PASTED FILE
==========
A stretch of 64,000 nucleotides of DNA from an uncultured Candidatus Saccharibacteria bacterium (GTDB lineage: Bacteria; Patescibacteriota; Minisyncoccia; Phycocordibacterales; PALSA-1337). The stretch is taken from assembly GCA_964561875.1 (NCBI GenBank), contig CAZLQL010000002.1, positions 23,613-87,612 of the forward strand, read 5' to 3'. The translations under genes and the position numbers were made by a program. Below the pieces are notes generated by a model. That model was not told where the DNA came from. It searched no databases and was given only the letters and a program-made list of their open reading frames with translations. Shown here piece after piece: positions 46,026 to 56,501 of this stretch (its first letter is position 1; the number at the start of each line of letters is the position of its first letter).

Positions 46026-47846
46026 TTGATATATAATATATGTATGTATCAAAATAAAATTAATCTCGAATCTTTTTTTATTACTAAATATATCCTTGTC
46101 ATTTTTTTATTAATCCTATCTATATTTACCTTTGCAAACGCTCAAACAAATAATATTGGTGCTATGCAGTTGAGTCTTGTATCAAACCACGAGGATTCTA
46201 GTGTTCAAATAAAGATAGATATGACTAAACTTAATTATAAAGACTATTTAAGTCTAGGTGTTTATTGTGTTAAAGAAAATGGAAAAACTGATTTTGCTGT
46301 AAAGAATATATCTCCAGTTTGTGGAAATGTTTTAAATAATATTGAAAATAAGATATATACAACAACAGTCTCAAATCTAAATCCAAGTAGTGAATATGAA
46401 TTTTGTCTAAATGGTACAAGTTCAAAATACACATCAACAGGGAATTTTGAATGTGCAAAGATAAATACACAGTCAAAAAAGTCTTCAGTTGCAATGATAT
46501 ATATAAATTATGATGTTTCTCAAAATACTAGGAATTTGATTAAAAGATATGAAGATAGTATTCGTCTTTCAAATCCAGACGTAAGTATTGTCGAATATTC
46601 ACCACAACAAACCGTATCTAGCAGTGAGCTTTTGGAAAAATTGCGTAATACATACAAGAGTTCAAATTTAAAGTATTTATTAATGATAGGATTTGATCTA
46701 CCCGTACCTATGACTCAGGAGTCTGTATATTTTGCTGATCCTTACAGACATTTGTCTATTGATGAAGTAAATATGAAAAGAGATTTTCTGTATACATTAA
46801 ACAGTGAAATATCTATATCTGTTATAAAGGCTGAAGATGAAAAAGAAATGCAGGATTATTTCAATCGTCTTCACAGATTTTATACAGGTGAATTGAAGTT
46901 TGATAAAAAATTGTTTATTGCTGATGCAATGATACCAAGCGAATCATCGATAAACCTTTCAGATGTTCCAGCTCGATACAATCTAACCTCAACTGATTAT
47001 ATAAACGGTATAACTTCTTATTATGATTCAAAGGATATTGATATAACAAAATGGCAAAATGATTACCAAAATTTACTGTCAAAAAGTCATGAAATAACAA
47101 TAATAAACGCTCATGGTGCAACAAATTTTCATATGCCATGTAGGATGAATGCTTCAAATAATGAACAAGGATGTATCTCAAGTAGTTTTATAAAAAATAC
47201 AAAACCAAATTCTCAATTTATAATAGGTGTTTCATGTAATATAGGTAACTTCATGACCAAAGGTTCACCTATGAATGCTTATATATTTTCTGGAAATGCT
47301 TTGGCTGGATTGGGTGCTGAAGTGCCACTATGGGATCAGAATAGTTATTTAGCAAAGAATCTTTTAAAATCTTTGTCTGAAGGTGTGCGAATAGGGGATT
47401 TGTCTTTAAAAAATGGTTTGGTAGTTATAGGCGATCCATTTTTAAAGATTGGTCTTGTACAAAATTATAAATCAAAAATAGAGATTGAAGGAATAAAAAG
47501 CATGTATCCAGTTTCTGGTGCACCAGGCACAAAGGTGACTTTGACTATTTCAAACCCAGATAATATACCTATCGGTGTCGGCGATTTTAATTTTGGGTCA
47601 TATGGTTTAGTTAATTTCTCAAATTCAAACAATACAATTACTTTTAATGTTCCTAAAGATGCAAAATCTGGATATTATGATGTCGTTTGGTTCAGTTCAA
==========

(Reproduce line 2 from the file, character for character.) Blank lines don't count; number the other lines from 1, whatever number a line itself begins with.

Positions 46026-47846